Part of developing a savings ethic is also learning the fundamentals of investing. Many already have the knowledge basics to begin investing and saving but do not put it to practical use in their daily life. Also, there are some words, vocabulary, and phrases that those associated with this industry use that is not part of the vocabulary people outside of the Financial and investing world use in their daily life. I am going to address some of those to assist in the goal of comprehension and understanding. The definitions will be coming from the "Investopedia" database. If there are any specific questions on words or phrases that any of you would like clarification on please email those to me.
Words for this week:
Absolute Return Vs. Relative Return Vs. Annual Return
Absolute return is the return that an asset achieves over a specified period. This measure looks at the appreciation or depreciation, expressed as a percentage, that an asset, such as a stock or a mutual fund, achieves over a given period.
Absolute return differs from relative return because it is concerned with the return of a particular asset and does not compare it to any other measure or benchmark.
In general, a mutual fund seeks to produce returns that are better than its peers, its fund category, and the market as a whole. This type of fund management is referred to as a relative return approach to fund investing. The success of the asset is often based on a comparison to a chosen benchmark, industry standard, or overall market performance.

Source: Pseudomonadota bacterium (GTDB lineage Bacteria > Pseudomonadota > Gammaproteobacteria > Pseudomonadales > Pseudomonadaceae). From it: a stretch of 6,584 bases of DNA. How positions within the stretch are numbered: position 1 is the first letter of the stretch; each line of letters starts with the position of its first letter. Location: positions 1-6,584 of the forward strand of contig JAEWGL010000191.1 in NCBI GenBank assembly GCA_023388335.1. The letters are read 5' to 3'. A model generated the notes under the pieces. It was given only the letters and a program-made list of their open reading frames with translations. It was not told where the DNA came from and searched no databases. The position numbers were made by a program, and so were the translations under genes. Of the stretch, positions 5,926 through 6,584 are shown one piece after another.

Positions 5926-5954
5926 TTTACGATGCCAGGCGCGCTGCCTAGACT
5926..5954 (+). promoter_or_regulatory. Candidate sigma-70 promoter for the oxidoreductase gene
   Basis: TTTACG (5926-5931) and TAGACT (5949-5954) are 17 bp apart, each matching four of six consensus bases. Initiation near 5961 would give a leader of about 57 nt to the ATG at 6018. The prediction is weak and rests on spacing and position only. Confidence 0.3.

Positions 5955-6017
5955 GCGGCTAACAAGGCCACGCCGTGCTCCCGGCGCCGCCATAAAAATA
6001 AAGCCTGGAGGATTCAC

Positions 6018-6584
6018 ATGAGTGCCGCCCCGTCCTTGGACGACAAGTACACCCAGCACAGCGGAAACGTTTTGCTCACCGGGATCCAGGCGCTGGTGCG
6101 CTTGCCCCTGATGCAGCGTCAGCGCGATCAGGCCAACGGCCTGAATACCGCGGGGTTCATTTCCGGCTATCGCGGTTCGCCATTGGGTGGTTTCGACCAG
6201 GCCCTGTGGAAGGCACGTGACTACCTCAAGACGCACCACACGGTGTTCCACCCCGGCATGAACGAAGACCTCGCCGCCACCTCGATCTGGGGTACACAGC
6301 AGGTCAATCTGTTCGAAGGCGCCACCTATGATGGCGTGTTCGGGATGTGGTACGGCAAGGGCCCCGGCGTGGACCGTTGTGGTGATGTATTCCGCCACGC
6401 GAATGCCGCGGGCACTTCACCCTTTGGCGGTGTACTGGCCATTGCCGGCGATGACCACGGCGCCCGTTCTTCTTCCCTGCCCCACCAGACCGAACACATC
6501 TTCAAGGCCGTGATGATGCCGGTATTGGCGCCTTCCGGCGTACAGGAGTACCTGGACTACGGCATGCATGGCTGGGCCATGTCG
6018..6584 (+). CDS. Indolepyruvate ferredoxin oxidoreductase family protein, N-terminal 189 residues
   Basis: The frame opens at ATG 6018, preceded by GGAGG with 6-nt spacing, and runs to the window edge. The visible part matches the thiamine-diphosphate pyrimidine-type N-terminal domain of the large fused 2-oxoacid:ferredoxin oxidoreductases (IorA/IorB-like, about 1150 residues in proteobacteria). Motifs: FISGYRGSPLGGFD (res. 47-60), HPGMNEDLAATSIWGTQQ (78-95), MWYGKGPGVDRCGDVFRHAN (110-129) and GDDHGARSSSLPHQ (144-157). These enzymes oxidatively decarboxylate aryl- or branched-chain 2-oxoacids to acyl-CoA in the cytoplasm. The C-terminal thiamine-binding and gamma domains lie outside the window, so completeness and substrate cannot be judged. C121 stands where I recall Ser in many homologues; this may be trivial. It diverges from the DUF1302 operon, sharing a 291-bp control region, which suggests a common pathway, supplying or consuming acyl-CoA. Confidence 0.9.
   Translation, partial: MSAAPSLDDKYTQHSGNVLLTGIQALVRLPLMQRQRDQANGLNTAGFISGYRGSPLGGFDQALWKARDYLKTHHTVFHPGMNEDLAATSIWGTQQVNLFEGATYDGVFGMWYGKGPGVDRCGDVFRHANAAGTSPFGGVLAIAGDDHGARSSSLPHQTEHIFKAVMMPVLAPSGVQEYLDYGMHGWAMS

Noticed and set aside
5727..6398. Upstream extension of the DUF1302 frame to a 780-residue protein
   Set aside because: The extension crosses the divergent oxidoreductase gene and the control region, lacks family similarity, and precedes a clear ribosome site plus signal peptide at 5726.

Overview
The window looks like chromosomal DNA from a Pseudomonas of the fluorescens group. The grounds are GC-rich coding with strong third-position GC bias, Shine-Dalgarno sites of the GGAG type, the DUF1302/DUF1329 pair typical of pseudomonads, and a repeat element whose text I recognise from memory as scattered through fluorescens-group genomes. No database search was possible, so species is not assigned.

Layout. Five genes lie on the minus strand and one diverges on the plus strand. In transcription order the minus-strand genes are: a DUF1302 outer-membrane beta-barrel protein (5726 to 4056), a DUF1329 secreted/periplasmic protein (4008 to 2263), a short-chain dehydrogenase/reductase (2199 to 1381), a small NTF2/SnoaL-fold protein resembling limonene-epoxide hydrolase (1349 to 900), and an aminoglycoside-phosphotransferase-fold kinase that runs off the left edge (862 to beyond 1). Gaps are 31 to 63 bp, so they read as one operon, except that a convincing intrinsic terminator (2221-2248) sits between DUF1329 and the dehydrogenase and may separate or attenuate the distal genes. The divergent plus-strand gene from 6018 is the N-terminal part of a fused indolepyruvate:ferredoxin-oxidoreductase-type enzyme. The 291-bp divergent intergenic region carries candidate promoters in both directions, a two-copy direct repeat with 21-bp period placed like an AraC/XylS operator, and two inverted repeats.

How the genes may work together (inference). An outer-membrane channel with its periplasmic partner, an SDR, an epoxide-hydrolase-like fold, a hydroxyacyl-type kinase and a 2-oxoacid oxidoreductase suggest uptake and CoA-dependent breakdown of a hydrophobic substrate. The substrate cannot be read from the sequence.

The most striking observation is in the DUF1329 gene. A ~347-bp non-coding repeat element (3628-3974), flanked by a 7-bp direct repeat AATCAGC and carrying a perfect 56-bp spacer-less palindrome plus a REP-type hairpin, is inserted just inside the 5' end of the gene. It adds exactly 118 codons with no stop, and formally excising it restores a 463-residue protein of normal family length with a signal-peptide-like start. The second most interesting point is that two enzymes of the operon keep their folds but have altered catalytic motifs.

Relative return is the return an asset achieves over a period of time compared to a benchmark. The relative return is the difference between the asset’s return and the return of the benchmark. Relative return can also be known as alpha in the context of active portfolio management.
This can be contrasted with an absolute return, which is a standalone figure that is not compared to anything else.
An annual or annualized return is a measure of how much an investment has increased on average each year, during a specific time period. Annual-return statistics are commonly quoted in promotional materials for mutual funds, ETFs, and other individual securities.
The annualized return varies from the typical average and shows the real gain or loss on an investment, as well as the difficulty in recouping losses. For instance, losing 50% on an initial investment requires a 100% gain in order to make up the difference. Because of the sizable difference in gains and losses that can occur, annualized returns help even out investment results for better comparison.
Please email us for any definitions, and explanations of words or phrases that you would like to have. You will be assisting us in providing clarity to the language that we use daily. I find myself looking up words from Doctors, Lawyers, Politicians, and Teenagers. Trying to put in context some of the things that I hear them say.
Words for Next Week........ Annuity / Annuitization / Annuitant